It’s a new school year, time to rethink what we teach!
America’s 2008 financial crisis and its consequences led to long, fierce debates over the past decade about what went wrong in the economy, and how what’s taught in economics classes should change. Among professors, the Institute for New Economic Thinking (INET) plays a big role, and it’s flagship Curriculum of Open-access Resources in Economics (CORE) textbook has been getting a lot of attention this Fall.
Many ideas from INET and CORE are already woven into my teaching, based on their role in the scholarly literature. For example, I have used the Piketty and Saez data on income distribution ever since they first appeared in journal articles, well before the financial crisis. But N238 differs in many ways from standard introductory economics classes. We just had an email exchange among a few Friedman School faculty about this and I am keen to hear what others think it, so I’ll post a few some notes here in hopes of sparking conversation about what’s taught in this class.
First, the innovations brought by INET and CORE aim are about responding to the 2008 recession with more attention to contemporary macroeconomics, regarding a country’s income level (growth and fluctuations) and income distribution (production, employment). In contrast, the focus of our syllabus is entirely on how economics matters for agriculture, food systems and nutrition. Within nutrition we focus mainly on dietary intake, with two whole weeks on details of consumer behavior that are almost entirely omitted from the CORE textbook.
Second, the definition of economics used by INET and CORE is that economists study income flows. Hence the title of their book is “The Economy“. In contrast, the title of our class and of the background textbook we use is “Economics“. The difference is important because we define economics as a method, not a topic. We use economics to study all aspects of agriculture, food and nutrition, including many aspects of individual behavior and social outcomes that do not involve money. Economics is just one of many ways to study these things, which can also be analyzed from other perspectives such as anthropology, sociology, history, or epidemiology. By the end of each semester in N238, students should have a pretty clear sense of the difference between “the economy” (meaning what’s measured as income) and other things that matter for nutrition and can be studied using economics such as gender bias in time use within households, or consumer response to coupons and vouchers, or the impacts of home gardens on diets.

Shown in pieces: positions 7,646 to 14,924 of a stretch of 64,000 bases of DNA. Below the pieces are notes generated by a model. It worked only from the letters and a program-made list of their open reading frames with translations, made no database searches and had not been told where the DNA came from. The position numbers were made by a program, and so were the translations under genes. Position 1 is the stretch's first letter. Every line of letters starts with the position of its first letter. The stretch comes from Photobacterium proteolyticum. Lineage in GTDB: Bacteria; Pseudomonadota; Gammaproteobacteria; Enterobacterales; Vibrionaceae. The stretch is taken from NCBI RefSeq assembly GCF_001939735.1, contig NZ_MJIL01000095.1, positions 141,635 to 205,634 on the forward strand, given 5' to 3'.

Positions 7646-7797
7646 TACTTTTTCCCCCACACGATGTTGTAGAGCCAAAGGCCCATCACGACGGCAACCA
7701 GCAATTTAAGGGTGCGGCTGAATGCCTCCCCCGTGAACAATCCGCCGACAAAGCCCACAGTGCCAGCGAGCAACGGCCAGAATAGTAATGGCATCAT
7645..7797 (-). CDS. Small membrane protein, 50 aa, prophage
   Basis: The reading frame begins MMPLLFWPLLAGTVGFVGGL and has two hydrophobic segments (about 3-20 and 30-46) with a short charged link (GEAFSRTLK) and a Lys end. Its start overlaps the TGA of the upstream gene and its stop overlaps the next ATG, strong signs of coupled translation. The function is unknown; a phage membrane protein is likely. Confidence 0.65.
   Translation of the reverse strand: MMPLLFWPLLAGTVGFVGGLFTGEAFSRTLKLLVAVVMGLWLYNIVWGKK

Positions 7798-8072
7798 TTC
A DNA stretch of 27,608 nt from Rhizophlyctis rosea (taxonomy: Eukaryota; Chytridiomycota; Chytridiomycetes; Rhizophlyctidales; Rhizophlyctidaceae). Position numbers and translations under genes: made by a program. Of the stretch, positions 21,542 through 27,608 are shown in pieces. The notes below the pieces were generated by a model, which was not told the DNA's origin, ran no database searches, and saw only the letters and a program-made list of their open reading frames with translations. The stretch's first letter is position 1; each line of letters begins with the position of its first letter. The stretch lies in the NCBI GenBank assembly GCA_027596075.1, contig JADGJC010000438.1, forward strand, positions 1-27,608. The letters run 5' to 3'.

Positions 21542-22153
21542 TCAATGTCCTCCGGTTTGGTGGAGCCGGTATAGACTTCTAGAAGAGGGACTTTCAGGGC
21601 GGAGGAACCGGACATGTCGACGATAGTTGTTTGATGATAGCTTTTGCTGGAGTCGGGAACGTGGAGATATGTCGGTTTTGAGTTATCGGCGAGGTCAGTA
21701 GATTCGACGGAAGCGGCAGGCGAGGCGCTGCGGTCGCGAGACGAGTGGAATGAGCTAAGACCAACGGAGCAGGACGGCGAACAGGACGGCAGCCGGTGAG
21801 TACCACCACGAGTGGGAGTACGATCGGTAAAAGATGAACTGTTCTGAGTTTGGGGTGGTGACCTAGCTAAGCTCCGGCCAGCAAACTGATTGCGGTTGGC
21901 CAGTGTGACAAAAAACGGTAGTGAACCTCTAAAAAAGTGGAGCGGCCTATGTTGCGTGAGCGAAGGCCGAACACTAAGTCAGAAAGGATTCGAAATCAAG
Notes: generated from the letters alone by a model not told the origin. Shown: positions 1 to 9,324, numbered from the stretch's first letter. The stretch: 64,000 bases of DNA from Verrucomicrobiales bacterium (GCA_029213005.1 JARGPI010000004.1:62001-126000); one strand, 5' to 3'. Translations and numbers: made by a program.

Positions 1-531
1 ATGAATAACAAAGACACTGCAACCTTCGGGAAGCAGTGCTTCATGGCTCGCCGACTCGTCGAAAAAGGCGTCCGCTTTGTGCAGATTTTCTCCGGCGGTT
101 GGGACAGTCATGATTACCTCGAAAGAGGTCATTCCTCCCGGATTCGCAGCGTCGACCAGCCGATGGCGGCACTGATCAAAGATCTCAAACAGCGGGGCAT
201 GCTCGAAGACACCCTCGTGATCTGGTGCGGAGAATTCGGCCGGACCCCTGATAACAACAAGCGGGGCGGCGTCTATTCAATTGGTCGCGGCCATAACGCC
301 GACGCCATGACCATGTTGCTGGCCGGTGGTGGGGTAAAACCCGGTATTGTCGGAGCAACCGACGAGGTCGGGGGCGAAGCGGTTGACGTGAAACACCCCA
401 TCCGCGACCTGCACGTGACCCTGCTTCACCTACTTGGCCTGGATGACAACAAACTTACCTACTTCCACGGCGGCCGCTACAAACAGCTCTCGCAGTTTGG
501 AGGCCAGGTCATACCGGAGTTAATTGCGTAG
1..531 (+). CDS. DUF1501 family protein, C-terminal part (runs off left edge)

Third, the target audience for INET and CORE is students who really want to study economics as such. The CORE textbook is written in a rather dense, abstract way that does not aim to reach the casual reader. My aim is to teach in way that doesn’t require a textbook at all. Class slides use updated data, and students who want a text for alternative explanations of basic concepts are encouraged to buy an inexpensive older edition. I also point students to the relevant Khan Academy videos. That solves the textbook pricing problem, and allows us to focus throughout the class on customized material about agriculture, food & nutrition.
So… I am keen to hear from anyone interested in curricular issues. Can you see ways to teach economics more effectively, in this or other classes?
- Politico – US food & ag policy
- Ag2nut – international nutrition
- Chicago Council – global food & ag
- Keith Good – US farm policy
- New Food Economy – US focused
- Food Safety News
- Danielle Nierenberg’s Food Tank
- Gro Intel – deep dives into data
- FERN’s ag insider news
- Boston Network for Intl. Dev.
- Econofact – US economic policy
- Rudd Center – obesity policy
- David Allison – obesity research
- Parke Wilde – food policy
- Marc Bellemare – ag & food econ
- Chris Blattman – dev econ
- Jayson Lusk – ag & food econ
- Diane Coyle – economics books
- Marion Nestle – food politics
- Tamar Haspel – food & ag
- World Bank – impact evaluation
- BITSS – research methods
- Econofact – US econ policy
- Susan Dynarski – education policy
- USDA Economic Research Service (ERS) data
- NCCOR – all US food-health data
- World Bank data
- FAO Statistics (FAOSTAT)
- UNICEF statistics
- WHO – child heights and weights
- UN system data
- Famine Early Warning (FEWSNET)
- The dataverse
- IHSN – household surveys
- IPUMS – accessible data (incl. IDHS)
- Euromonitor – branded foods (library subscription)